This is not trivial matter. The silent cyber might be allocated to property policy if we completely decontextualize the damage source or, if, as the laboratory states, there is no evidence of Merck & Co. being a collateral victim of a cyber-attack that got out hands.
On the contrary, assuming that property and civil liability insurance companies must cover massive damages caused by ransomware, in a war context, would mean allotting to a policy, which is not designed to handle the potentially catastrophic effects of cyber-risks, damages form which no premium has been met. At this point, one must ask whether allocating a “cyber-claim” to a property or civil liability policy makes sense, since there are (already) cyber-insurances in the market.
In view of the above, the case of NotPetya is an insurance drama that won’t end well, either for Merck & Co., or the insurer and reinsurer pool.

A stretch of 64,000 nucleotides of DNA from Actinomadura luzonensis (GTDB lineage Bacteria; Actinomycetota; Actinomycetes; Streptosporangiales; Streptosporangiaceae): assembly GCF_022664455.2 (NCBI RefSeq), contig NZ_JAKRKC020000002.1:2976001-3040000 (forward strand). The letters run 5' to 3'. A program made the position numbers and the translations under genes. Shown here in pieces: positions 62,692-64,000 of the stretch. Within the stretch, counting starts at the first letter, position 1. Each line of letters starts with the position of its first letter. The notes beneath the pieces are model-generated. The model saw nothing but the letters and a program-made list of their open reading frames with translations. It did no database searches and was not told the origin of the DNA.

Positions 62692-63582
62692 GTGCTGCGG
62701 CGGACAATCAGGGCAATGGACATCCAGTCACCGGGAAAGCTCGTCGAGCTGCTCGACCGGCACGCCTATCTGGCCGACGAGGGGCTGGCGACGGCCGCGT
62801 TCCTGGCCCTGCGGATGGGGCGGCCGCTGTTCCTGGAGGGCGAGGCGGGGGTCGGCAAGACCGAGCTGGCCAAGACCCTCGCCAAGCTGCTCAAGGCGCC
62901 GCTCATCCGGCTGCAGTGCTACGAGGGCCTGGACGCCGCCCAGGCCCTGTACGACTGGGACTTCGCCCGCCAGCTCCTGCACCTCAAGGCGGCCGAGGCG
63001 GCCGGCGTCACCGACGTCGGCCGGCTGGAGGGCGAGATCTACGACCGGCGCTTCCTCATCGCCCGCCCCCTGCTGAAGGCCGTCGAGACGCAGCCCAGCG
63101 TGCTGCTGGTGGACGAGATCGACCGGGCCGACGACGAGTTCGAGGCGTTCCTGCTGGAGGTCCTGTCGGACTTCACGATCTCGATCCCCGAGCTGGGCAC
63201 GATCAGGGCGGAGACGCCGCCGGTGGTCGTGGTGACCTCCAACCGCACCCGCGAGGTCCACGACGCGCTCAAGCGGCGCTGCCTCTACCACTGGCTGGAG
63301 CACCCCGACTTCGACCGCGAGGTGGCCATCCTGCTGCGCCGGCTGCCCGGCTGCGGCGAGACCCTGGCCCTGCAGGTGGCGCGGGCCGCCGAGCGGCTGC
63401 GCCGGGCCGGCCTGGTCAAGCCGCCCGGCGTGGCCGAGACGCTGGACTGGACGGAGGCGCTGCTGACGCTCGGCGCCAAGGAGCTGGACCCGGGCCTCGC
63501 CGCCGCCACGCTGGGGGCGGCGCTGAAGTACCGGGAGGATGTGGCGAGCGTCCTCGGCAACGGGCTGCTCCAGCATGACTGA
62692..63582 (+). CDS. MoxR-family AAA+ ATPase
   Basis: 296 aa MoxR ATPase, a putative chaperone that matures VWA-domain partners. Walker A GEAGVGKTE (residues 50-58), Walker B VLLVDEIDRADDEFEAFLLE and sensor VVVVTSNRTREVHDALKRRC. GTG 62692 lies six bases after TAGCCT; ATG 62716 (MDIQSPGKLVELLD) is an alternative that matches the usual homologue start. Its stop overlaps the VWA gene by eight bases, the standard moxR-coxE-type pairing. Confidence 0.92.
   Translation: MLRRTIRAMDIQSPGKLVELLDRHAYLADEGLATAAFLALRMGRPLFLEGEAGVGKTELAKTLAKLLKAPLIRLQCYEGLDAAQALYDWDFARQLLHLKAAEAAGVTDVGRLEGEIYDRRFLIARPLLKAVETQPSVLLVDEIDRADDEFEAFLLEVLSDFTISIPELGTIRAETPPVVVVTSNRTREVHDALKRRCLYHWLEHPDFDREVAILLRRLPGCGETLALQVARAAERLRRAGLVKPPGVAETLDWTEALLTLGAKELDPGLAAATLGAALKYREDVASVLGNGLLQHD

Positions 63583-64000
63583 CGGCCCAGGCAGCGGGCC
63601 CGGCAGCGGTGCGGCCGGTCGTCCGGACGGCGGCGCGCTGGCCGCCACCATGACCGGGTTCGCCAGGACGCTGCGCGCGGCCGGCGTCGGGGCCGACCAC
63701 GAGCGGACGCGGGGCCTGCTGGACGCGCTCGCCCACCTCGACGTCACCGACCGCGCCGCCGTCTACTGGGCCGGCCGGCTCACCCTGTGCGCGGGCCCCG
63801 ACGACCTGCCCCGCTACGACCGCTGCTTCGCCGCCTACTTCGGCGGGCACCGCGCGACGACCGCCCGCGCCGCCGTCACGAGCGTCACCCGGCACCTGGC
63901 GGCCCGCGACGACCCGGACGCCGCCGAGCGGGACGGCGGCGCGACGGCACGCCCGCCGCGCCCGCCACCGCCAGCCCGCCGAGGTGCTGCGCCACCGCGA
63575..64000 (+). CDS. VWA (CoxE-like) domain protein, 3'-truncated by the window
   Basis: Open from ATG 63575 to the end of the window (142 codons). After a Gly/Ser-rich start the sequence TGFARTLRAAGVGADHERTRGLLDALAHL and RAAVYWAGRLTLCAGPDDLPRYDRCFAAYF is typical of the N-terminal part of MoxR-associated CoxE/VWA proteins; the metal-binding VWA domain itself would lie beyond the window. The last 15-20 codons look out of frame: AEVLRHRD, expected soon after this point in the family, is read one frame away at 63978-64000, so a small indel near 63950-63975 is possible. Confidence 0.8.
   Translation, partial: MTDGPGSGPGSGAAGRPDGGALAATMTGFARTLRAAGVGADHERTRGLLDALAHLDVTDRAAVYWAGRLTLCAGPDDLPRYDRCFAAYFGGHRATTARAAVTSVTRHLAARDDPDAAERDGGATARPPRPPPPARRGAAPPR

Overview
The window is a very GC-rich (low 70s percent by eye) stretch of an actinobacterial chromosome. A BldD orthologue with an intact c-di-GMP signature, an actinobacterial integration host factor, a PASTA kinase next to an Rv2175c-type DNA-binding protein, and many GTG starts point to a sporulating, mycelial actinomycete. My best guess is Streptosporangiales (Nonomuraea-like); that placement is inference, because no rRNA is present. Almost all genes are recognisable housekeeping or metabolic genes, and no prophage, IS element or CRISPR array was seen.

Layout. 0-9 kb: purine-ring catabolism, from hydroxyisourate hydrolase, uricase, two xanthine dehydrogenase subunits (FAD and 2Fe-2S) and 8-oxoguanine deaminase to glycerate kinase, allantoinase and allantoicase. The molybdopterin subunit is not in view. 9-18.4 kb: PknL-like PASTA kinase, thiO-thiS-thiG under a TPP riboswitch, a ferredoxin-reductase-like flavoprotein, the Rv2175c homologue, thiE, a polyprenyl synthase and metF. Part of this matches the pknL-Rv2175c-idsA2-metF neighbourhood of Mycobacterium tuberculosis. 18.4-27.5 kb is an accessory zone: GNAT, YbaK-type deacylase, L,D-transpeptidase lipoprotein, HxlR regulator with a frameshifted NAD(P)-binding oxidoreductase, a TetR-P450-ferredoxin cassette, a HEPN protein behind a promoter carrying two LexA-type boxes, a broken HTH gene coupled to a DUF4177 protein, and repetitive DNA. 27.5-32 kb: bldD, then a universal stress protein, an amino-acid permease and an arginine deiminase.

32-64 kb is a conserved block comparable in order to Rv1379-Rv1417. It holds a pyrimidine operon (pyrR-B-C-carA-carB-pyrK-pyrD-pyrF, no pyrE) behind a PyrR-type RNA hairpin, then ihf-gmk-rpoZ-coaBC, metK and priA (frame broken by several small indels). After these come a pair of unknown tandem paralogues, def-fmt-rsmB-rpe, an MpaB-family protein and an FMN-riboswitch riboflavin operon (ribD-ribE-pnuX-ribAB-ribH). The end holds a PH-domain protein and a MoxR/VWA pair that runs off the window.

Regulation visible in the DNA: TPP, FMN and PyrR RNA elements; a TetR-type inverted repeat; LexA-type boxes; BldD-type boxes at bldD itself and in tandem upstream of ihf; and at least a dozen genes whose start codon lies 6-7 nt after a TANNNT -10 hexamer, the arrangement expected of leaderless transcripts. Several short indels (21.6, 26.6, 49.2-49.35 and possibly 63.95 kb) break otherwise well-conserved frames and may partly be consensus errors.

In the event that the New Jersey court decides allocating silent cyber to Merck & Co.’s property or civil liability policies, it would trigger a real revolution in the insurance industry that would force to recalculate premiums, at the risk that the described scenario is repeated anywhere else, for a similar amount or even higher.
At Belzuz Abogados, S.L.P. Insurance Law Department, we recommend minimising at all costs the effects of silent cyber and reducing every ambiguity when underwriting a property or civil liability policy: either a limited cyber-risks coverage is taken out, with which the premium may be adjusted and made competitive for the market, or the cyber-risks coverage exclusion is specified and a separate cyber-insurance is taken out. Only this way conflicts between policyholder/insured and insurer will be avoided and the insurance peace will return to the market.
Belzuz Abogados SLP